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Why are neodium magnets not bigger

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  • Why are neodium magnets not bigger

    Neodium magnets can be smaller but still have the same force as bigger ferrite magnets but why doesn't manufactures make the neodium magnets the same size as the ferrite versions? Yes it would be more expensive but the efficiency would also be greater or doesn't work this way?

    Like the dayton ND series, they are very powerfull and only with a small magnet wich could be much bigger! Would be ideal for portable speakers with high efficiency but they aren't available so probably it don't work this way?

  • #2
    It's usually a cost equation. Why use more magnet than is necessary?

    But when they can, yes the neo magnets can be big as a ferrite. I have such a midrange sitting right here. The magnet strength BL would go go way up, sensitivity would go up, but in a woofer/fullrange other things will go down...

    Comment


    • Scarface1
      Scarface1 commented
      Editing a comment
      Thanks, what will go down in woofer/fullrange? I have a small 2 inch "fullrange" using for a bluetooth speaker and was wondering what a bigger magnet could do. Still i have nothing i can do about it but let's say 2 db efficiency more is a lot for a battery powered speaker!

  • #3
    Originally posted by Scarface1 View Post
    Neodium magnets can be smaller but still have the same force as bigger ferrite magnets but why doesn't manufactures make the neodium magnets the same size as the ferrite versions? Yes it would be more expensive but the efficiency would also be greater or doesn't work this way?
    It doesn't work that way. With higher flux Qes would go down, but that doesn't give increased sensitivity across the board. Response gets tilted towards the high frequencies.

    www.billfitzmaurice.com
    www.billfitzmaurice.info/forum

    Comment


    • #4
      What Bill said. When you see huge magnets, it's because the gap is very long, like in a subwoofer, so more total magnetic flux is needed.
      Francis

      Comment


      • Scarface1
        Scarface1 commented
        Editing a comment
        Ok i see, so the magnetic force become less efficient and is solved with a bigger magnet?

      • fpitas
        fpitas commented
        Editing a comment
        The greater area of the gap needs that much more energy.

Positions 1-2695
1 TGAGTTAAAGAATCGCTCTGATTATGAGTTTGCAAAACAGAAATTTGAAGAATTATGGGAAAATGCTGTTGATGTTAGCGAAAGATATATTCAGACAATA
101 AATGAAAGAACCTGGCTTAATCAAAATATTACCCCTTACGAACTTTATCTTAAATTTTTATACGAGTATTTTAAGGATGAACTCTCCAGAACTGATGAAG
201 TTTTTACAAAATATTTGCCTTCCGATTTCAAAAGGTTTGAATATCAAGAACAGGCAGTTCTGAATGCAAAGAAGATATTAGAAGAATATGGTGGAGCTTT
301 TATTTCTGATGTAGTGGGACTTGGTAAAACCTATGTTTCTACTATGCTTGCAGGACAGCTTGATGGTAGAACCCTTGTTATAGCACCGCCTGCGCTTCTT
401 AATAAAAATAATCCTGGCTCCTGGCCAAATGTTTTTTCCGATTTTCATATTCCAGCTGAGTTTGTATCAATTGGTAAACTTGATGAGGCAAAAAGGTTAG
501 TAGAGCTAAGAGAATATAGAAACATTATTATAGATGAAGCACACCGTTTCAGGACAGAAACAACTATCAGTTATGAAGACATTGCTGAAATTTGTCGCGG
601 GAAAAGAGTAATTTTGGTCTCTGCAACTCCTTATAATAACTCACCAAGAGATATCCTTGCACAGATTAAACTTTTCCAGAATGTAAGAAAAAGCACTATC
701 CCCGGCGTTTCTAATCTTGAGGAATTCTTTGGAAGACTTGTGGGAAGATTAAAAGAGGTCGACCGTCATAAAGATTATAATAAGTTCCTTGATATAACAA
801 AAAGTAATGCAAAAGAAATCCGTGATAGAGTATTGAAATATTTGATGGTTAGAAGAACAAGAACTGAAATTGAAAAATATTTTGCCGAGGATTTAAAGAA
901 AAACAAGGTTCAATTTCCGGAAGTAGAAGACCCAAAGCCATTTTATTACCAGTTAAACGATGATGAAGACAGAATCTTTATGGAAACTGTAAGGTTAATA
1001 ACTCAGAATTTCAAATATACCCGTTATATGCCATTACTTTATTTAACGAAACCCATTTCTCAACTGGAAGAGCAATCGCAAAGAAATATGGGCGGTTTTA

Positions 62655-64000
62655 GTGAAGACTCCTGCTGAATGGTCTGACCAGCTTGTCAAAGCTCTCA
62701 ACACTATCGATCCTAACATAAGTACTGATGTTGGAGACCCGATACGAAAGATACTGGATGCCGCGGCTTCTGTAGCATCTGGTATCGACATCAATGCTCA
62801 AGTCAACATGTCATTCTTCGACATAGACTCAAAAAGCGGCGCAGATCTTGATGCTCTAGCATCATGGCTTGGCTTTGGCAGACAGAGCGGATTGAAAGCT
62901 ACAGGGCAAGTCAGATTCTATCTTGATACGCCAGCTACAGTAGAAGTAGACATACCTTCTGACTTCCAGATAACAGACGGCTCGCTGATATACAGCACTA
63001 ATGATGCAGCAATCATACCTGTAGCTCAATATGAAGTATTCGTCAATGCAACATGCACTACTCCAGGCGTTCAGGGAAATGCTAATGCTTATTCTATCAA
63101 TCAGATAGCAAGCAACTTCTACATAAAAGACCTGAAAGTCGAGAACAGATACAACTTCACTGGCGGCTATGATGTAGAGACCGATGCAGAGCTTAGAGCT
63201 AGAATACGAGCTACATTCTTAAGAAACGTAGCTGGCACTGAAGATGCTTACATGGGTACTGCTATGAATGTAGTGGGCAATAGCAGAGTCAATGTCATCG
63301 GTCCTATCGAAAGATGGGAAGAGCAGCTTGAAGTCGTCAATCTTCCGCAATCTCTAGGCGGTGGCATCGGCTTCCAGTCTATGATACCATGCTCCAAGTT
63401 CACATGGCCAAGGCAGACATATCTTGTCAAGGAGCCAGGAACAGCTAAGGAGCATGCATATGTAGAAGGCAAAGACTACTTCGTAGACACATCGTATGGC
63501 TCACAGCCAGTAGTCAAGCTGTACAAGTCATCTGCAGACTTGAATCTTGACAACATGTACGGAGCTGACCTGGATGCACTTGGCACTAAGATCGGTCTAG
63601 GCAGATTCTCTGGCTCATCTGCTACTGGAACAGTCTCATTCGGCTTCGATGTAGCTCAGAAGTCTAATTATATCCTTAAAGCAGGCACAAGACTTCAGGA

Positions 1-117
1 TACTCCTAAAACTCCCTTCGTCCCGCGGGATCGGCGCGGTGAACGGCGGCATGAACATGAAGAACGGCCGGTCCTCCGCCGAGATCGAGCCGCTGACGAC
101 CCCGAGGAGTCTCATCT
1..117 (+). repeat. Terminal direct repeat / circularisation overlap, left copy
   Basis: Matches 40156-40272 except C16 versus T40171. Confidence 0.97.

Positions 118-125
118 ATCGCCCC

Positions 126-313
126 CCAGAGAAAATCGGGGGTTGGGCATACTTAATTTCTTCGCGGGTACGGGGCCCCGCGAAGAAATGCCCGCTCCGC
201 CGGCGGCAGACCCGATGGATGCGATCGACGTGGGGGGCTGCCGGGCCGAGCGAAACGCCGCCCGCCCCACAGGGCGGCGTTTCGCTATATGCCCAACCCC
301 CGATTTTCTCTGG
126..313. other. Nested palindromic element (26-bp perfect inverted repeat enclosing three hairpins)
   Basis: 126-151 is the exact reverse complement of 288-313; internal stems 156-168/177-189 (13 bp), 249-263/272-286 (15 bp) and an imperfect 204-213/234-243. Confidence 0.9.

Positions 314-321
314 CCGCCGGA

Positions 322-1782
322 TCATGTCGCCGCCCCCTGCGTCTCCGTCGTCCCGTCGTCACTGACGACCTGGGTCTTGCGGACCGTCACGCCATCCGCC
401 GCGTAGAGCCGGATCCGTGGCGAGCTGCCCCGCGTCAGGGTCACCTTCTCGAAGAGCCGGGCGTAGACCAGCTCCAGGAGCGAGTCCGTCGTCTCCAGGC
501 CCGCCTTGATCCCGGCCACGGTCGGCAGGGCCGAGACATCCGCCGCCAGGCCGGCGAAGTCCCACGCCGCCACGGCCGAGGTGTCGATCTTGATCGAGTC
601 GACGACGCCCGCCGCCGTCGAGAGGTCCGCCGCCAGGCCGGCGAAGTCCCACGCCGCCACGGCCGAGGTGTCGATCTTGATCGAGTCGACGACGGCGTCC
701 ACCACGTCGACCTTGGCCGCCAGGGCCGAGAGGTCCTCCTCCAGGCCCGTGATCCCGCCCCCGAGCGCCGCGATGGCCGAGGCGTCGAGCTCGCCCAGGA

• #5
      Neodymium.

      Comment


      • fpitas
        fpitas commented
        Editing a comment
        Yes. Neodium is a VERY rare earth.

    • #6
      Large neodymium magnets are dangerous and can cause injuries. I played with two small ones each about the same size as a Ritz cracker. Them darn things crashed together so hard that they shattered and sparks flew!

      Comment


      • fpitas
        fpitas commented
        Editing a comment
        Yeah, you have to be careful. For a driver, usually you magnetize them in place, after they're positioned and glued.

    • #7
      Originally posted by djg View Post
      Neodymium.
      I guess it went over his head, he didn't get it.

      Comment


      • fpitas
        fpitas commented
        Editing a comment
        The spelling of neodymium isn't uhm, elementary ;)

    • #8
      Thanks guys!! Just curious

      Comment


      • #9
        I will comment, when I first saw neodymium drivers I was a little amused how small the magnets are. But I've designed with it, and the stuff has tremendous energy density, especially compared to ferrites.
        Francis

        Comment


        • #10
          Originally posted by fpitas View Post
          I will comment, when I first saw neodymium drivers I was a little amused how small the magnets are. But I've designed with it, and the stuff has tremendous energy density, especially compared to ferrites.
          Exactly this is why i'm thinking why not bigger? I guess when they say the greater the erea( dept ) of the gap the more energy is needed but this is about dept, you also can make it wider, wich you don't see that much with neodymium ( i haven't seen it at all )

          Comment


          • billfitzmaurice
            billfitzmaurice commented
            Editing a comment
            As I said, higher flux gives lower Qes. Model two woofers with specs that are very close except for Qes, say one with 0.35 and another with 0.20. You'll have your answer why large neo magnets aren't used. As for not using deeper neo magnets versus ceramic that's all about price.

          • fpitas
            fpitas commented
            Editing a comment
            The optimum aspect ratio of the magnet is also determined by the B/H ratio, if I recall my magnet design from 30 years ago. Ferrites favor a short, wide magnet. Alnico (for example) tends to be more square.

        • #11
          https://totalelement.com/pages/2022-...rice-increases

          Comment


          • fpitas
            fpitas commented
            Editing a comment
            It went from an obscure laboratory curiosity to being the darling of modern electromagnetics. Would have been nice to invest.

          • billfitzmaurice
            billfitzmaurice commented
            Editing a comment
            Supply and demand. Until fairly recently the main use of neo magnets was in computer hard drives. Now the primary use is in electric car motors and wind powered generators. It takes a lot more neo to meet that demand.
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